TAMPA — Looking like a well-fed Wizard of Oz in a green sparkly jacket, Elton John flashed a gap-toothed grin, pointed to the sold-out crowd of 9,951 and pounded into Saturday Night's Alright for Fighting — the first song played in the "new" era of the USF Sun Dome, which looked green 'n' sparkly itself.
Never mind that the college playpen, which underwent a major $35.6 million overhaul, has already staged a few events in its now-shiny digs.
Friday's show was the "official" grand opening, and the 65-year-old Rocket Man christened the refurbed joint with close to three hours of robust hits and gorgeous rarities, all of which swirled deliciously in that new arena smell.
No longer does the Sun Dome, which first opened in 1980, reek like a soggy sweat sock. No longer do the creaky seats and bleachers wreak havoc on your hindquarters. No more does the bleak, skin-bleaching lighting remind you of twisted horror flick Seven.
Pretty much the entire joint — from the toilets to the paint job — has been gutted and revamped.
Yes, it's still an athletic center, and many of the changes, including a monstrous center-hung video scoreboard, will be better appreciated at basketball and volleyball games.
But hey, it sure looked sharp at Elton's show.
The vibe was different, too. USF is a big-time university that deserves a big-time arena. And now, after decades of want, it finally has one.
If you want to break in your new house with pomp and panache, Elton John is certainly a good man for the gig. Backed by a band that at times swelled to 11 pieces, including R&B singers and hunky cello players, the iconic British popster smiled, and mugged, and flirted, all the while churning out monster hits: Bennie and the Jets, Tiny Dancer, Philadelphia Freedom.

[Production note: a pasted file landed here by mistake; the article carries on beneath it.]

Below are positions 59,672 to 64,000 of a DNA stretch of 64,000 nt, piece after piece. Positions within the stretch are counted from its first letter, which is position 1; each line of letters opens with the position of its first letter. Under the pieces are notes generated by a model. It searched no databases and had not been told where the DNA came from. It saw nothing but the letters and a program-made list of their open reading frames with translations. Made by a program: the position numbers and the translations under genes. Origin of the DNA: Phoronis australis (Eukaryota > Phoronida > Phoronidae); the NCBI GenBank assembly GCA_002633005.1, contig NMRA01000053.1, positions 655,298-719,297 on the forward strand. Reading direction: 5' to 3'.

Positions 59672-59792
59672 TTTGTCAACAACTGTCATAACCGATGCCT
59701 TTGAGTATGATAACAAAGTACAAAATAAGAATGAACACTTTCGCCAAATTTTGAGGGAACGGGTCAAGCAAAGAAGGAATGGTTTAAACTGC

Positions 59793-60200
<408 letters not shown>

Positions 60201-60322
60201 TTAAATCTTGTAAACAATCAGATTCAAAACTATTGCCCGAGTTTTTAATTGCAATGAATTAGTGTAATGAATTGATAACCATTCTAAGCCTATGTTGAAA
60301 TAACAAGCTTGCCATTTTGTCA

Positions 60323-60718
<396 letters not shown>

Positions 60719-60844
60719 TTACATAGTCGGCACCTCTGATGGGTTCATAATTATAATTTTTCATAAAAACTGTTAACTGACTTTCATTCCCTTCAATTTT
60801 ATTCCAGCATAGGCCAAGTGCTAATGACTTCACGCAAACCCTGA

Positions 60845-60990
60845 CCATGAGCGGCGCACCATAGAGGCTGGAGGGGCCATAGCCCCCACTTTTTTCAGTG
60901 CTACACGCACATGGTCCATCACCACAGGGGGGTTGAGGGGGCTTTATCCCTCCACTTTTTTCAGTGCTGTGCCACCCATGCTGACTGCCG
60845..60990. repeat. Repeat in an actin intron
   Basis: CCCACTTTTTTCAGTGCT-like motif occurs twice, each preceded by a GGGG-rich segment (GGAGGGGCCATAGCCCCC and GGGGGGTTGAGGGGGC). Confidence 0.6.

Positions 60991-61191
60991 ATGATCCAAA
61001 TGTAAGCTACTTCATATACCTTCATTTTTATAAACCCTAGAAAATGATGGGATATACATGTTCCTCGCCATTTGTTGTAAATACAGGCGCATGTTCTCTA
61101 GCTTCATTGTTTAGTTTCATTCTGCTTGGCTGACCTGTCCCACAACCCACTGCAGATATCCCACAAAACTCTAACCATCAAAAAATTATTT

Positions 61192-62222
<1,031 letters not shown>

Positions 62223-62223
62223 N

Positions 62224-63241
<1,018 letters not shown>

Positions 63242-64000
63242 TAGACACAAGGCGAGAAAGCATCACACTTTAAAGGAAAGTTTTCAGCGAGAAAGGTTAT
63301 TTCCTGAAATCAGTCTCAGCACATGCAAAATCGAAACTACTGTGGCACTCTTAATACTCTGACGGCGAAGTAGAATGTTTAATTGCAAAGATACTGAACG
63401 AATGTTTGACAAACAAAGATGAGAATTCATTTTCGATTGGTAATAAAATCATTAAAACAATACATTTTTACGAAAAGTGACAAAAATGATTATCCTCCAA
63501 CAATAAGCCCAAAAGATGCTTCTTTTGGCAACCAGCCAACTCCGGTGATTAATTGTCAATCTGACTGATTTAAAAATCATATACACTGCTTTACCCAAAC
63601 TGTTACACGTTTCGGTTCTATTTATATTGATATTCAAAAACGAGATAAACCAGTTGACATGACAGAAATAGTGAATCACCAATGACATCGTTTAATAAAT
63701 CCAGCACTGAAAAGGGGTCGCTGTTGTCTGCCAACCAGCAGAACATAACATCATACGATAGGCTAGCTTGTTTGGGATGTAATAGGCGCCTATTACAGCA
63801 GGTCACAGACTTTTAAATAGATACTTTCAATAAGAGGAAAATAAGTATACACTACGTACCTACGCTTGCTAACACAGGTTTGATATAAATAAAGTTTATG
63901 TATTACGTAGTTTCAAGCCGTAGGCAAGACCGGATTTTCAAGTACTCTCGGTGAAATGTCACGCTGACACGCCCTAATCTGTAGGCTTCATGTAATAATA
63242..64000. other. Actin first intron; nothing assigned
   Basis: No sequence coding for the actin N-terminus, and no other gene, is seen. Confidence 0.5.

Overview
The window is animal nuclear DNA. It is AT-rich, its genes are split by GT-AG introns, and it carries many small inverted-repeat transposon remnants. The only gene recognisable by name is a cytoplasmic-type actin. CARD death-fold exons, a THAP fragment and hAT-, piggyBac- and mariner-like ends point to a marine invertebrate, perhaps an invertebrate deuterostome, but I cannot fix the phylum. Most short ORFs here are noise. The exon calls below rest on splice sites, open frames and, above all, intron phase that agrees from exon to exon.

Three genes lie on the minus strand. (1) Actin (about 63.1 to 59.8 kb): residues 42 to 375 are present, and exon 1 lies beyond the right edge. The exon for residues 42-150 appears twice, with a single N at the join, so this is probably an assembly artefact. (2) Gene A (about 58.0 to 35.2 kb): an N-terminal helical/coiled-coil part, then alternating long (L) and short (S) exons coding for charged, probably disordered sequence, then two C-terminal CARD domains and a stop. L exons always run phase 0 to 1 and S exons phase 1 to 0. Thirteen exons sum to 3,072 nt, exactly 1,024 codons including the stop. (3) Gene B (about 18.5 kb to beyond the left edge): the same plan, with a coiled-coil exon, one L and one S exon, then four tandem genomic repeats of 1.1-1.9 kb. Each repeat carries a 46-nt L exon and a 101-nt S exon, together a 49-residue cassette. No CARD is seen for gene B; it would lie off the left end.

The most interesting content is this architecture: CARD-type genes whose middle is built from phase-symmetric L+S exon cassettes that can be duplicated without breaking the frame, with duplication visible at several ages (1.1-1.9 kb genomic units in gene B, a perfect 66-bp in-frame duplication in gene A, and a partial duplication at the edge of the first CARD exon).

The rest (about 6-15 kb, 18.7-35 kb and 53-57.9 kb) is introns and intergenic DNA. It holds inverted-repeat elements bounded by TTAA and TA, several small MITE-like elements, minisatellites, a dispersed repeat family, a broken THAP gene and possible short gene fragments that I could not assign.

For Levon, his pudgy yet tireless fingers worked so quickly, so nimbly, it was obvious he was showing off. And why not? The guy can still bring it.
You knew the hits were coming. But the go-go-go concert reached truly special heights when he dipped into the quirkier pockets of his back catalog.
Grey Seal is a ferocious song, a rousing, crescendoing workout, and the fact that it makes absolutely zero sense does not hamper its infectious energy. He dedicated the fragile Mona Lisas and Mad Hatters to a post-Sept. 11 New York City and "the fortitude of people under duress."
And through it all — a juke-joint version of I Guess That's Why They Call It the Blues, a full-tilt-boogie rendition of Funeral for a Friend/Love Lies Bleeding — the piano player worked as if this really were a special night. Honestly? He probably knew he was "somewhere in Florida," and that's about it.
But hey, on this night of fresh starts and sparkly possibilities, why not believe that Sir Elton John, just like the rest of us, was really jacked about the sweet new Sun Dome, too? After all, three decades later, the place is finally pretty darn cool.
Sean Daly can be reached at email@example.com. Follow @seandalypoplife on Twitter.